Thank you Rick. The center of the Calif. style case is the problem - the easy solution is to use a staple gun to tack it down, but like I’ve said here I don’t want to damage the woodwork in the case. I did not mention that about half my fonts are in Franklin Plasticases - very easy to ship. I will advise a potential buyer that these fonts are Monotype not the much harder foundry type of ATF. Some are Acme Type outa Chicago, others are from Quaker City and M&H out of San Francisco. I think I have a Flash Bold from Los Angeles Type Founders. I have all of their original printed catalogs in my collection so I think I can identify my type fonts by the foundry. Outa be fun - eh?

I assume that your Franklin Plasticases are stored on 12”x18” galleys. The slight ‘lip’ on the bottom of those cases slide into the slight groove under the side walls of those galleys and ‘lock’ the case into position and add immense rigidity to the fairly thin plastic. Case + galley would be the ideal way to wrap and ship those. More weight, but pretty much bullet-proof. I have a 100-galley rack full of these plasticases. A very compact way to store fonts.

I also have well over 700 galleys full of type, stored upright in rows with chipboard strips between each line. These are almost all larger point-size fonts that would be used for display work, so extracting the type is not hard. It frees up tons of space that would otherwise be sucked-up if all these were is cases. I have 2,000+ fonts of handset type in my shop so storage efficiency is paramount for me.


With every compartment stuffed tight with toilet tissue, plus a plywood lid pinnned on, it has been possible to carrya case held in a vertical position down the escalators and travel on London Transports Piccadilly Line at the peak of the rush hour. And thats saying something! One gets stared at hard by the staff, not unreasonably, but I got away with it several times. Transferring cases from my press to the late Roy Lewis’ Keepsake Press, via the tube and via a rather special charity’s offices, near Buck House.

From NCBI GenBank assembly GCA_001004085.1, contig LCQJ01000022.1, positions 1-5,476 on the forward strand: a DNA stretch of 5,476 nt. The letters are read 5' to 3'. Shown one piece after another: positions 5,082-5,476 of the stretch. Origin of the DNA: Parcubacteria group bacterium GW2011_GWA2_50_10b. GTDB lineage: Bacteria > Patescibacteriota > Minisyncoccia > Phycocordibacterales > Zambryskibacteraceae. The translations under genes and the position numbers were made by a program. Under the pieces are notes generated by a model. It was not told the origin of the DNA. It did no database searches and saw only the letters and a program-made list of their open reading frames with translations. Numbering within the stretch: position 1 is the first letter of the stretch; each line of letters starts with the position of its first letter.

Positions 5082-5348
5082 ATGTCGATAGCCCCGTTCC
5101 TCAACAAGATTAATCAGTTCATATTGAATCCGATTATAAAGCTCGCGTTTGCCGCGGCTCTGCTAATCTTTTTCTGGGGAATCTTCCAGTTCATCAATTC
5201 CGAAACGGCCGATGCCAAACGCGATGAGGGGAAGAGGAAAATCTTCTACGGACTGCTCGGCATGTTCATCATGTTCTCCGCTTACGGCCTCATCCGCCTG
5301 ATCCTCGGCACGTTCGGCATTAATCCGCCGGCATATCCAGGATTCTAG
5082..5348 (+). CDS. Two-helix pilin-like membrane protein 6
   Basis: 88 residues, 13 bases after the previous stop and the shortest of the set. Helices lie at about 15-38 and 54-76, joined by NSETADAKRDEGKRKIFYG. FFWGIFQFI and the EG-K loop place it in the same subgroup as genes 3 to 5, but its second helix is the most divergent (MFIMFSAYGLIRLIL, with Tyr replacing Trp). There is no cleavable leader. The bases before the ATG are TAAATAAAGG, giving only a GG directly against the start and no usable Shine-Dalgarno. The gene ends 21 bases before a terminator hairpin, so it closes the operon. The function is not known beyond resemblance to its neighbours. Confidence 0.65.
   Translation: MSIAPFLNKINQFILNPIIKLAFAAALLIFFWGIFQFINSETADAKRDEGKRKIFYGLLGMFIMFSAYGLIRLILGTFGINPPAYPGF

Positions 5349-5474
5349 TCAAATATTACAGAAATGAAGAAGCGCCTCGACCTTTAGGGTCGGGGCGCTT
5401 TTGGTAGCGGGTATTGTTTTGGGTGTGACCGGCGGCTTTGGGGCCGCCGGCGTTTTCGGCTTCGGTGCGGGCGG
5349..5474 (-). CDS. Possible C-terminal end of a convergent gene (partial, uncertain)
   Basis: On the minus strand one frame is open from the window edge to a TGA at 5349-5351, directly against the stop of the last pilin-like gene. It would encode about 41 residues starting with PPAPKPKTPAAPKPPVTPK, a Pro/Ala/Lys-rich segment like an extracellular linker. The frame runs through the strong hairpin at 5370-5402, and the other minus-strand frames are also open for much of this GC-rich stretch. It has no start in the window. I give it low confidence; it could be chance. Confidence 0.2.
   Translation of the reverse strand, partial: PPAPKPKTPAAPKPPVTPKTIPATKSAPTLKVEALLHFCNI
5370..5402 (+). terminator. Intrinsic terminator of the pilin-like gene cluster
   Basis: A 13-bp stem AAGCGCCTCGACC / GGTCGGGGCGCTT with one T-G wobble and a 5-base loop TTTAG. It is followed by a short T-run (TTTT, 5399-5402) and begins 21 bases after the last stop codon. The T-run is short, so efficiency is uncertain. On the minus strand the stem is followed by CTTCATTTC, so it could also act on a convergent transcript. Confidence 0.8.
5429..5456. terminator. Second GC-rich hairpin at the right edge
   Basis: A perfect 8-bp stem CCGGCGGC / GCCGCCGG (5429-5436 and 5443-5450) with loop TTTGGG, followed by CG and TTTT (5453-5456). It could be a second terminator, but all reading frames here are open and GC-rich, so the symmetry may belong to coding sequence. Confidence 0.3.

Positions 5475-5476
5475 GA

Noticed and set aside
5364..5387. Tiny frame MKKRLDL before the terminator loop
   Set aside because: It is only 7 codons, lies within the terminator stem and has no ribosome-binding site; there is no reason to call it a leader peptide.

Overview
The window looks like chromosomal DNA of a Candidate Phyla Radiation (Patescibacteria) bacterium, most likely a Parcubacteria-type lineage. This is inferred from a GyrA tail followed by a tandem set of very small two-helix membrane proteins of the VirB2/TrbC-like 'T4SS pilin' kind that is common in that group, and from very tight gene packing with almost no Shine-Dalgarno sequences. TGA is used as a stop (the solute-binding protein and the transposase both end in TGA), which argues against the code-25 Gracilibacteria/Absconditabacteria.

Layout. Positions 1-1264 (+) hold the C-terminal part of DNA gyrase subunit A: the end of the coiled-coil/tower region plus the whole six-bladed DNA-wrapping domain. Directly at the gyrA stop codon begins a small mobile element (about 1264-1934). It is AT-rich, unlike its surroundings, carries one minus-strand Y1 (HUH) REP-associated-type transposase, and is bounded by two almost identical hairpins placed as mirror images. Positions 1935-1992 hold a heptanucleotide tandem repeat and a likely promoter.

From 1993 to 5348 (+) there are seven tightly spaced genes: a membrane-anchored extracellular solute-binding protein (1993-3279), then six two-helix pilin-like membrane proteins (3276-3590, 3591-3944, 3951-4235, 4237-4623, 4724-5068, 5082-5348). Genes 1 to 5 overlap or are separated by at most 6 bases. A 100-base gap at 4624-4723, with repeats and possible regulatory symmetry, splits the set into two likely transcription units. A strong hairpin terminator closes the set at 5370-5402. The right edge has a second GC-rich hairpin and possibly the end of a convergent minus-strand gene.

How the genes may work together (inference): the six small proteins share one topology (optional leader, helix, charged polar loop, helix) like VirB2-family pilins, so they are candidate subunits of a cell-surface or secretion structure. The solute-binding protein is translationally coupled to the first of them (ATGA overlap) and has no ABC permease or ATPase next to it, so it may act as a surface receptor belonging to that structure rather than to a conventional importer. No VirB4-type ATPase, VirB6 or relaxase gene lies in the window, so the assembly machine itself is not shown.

I transported a couple dozen California cases and space/quad cases ranging from 8 pt to 48 pt from the east coast to the Minnesota using the “stuff with paper and cover the sections with cardboard and wrap tightly in shrink wrap” method that Rick mentions. I had three plastic cases that I cut 1/8” plywood bottoms for and then shrink wrapped them together. The U-Haul rental I was driving didn’t have the best shock absorbers and the Penna mountain roads and Indiana potholes gave me some worrying moments, But everything arrived in very good shape, with no pi and no damage to the individual sorts (that was my biggest worry: that the jostling would snap off some of the overhangs on the script faces). I later used the same method transferring assorted dingbats and rule from Sioux Falls back here. No problems. I’m sure there are other ways to do this, but the basic idea is the same: pack the individual compartments and cover the whole case tightly. Good luck! - Denis

Foolproof: The Franklin Plasticases are not in 12x18 galleys- I forgot that I built two cabinets for them years ago and I still have them! Type drawer dimensions are 14 and 3/8 by 19 and1/14 - they are in my shed out back - I totally forgot about this! Thank you Rick or “refreshing” my long lost memory here! Meanwhile, where do we get 12x18 galleys these days?

I moved a lot of full typecases from one home to another. I stacked about 5 cases one on top of another, so that the bottom of one case completely covered the case under it. The top case I stapled heavy cardboard over, but for shipping you might want to nail a piece of 1/4” plywood. Then strap the 5 cases tightly together.